Why is Facebook Disclosing Less Data to Requesting Users than Before?

facebook_logo_darkA few months ago, a group calling themselves “Europe v. Facebook” emerged. This group consisted mostly of Europeans who were sick and tired of how Facebook allegedly violates a person’s privacy and keeps more data about the user than was originally intended. The group, headed by law student Max Schrems, filed 22 complaints with Ireland’s Data Protection Commissioner, listing the details of Facebook’s alleged violations of EU law.

But they did not stop there. The group also set out on a mission to ‘annoy the heck’ out of Facebook by sending an overwhelming number of data CD requests. Facebook is required by European Law to provide users a copy of their data if so requested and they do so by sending CDs through snail mail. The group’s call to fellow Europeans turned viral and the company soon became overwhelmed with so many requests that it was forced to send out an email explaining and apologizing for its inability to accommodate everyone.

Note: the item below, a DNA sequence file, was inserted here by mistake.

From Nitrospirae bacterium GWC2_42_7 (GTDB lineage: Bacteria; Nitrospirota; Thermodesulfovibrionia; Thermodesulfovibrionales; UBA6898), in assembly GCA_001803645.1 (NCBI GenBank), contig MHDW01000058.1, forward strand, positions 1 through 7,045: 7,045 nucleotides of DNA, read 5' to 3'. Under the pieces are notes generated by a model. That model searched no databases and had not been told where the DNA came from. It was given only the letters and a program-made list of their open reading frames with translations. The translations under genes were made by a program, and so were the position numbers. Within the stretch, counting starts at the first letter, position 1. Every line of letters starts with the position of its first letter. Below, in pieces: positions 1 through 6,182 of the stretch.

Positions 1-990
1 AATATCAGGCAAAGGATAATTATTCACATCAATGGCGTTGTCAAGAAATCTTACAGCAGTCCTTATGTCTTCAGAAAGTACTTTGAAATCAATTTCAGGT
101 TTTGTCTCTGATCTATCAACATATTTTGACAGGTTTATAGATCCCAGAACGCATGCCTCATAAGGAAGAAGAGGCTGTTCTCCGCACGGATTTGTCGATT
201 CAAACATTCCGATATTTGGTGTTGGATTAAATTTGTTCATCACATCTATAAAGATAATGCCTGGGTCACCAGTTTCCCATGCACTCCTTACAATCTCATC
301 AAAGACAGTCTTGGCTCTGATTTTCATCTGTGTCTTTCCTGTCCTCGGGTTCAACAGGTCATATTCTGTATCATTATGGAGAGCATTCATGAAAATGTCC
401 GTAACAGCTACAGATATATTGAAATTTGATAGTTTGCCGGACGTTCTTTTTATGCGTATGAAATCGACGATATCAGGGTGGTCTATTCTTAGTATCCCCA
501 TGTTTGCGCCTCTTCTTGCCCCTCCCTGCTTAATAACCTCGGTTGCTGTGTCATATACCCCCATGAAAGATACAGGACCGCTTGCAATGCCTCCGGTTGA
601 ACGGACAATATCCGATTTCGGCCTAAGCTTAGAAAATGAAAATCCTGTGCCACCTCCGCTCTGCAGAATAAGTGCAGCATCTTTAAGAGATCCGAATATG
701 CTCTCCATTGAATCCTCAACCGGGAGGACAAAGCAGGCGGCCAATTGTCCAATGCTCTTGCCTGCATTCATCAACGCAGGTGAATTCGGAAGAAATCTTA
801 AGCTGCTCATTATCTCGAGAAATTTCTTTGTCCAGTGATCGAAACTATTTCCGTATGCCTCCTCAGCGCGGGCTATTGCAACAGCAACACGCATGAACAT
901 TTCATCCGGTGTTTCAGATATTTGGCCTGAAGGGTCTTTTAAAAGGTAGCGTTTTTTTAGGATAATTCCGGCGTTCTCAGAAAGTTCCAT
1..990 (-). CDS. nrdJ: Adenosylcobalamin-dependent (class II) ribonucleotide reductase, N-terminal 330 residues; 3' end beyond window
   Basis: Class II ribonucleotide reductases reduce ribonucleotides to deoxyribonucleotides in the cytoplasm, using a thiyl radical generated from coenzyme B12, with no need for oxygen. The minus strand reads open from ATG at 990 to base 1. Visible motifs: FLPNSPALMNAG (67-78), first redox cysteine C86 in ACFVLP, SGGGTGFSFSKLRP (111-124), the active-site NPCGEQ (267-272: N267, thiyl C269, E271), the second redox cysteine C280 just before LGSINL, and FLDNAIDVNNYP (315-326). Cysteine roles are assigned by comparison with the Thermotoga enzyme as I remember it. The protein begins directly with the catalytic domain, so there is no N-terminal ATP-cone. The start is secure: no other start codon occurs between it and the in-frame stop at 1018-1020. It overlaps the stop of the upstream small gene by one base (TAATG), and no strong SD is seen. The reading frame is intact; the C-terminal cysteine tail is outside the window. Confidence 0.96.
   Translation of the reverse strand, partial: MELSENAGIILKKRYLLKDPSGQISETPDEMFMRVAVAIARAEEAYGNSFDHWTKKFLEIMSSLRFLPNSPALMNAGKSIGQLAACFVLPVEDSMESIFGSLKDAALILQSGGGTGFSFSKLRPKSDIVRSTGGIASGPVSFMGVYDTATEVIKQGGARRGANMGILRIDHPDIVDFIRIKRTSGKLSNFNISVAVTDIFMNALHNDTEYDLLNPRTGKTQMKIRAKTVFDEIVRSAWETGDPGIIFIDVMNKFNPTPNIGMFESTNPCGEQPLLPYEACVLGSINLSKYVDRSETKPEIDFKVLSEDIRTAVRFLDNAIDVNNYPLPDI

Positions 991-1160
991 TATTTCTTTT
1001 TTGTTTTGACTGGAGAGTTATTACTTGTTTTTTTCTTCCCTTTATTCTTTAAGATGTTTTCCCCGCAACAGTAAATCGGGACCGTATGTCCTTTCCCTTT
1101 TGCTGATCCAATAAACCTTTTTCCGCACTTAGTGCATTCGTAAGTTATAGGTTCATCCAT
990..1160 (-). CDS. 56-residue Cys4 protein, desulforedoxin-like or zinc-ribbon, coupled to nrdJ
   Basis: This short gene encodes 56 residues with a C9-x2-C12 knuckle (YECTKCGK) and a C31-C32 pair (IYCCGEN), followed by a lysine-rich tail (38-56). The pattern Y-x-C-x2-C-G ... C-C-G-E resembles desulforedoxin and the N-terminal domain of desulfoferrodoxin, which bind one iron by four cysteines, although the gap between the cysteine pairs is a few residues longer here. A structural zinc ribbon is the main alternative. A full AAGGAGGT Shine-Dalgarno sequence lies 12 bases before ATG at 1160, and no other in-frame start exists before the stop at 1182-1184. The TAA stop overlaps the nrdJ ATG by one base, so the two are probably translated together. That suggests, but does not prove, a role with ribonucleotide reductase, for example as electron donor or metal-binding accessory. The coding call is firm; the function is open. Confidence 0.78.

Those who did receive their CDs soon found out that some of their data was missing, such as his interactions with ads, location based data, and others. Schrems, in particularly, mailed Facebook about the missing data, asking them to provide it as well, only to receive a reply stating that the company had already catered to his request and that any further requests would only be entertained until what they deem a ‘reasonable’ amount of time has lapsed. The company apparently states that they are not required to disclose data that they consider to be their ‘intellectual property’.

Since then, Facebook has decided to direct requesting users to a feature which allows them to download their personal archive, which supposedly contains everything the user has shared on the site, including photos, messages, posts and the user’s friend list. This feature has been around for a while and is actually nothing new. Facebook did announce a new e-mail (datarequests@fb.com). However, if you do send a request there, you’ll only get an automated reply directing you back to the download page.

Schrems says that this method gives out far less of the user’s data than even the data CD. The CD contained 57 different categories, while the download only encompasses 22. Of course, Facebook says that this is to make things simpler for most people and to make sure that the users aren’t burdened with a bulk of impractical raw data. Some privacy advocates think that such a move by Facebook is highly audacious, especially now that they’re currently facing an audit.

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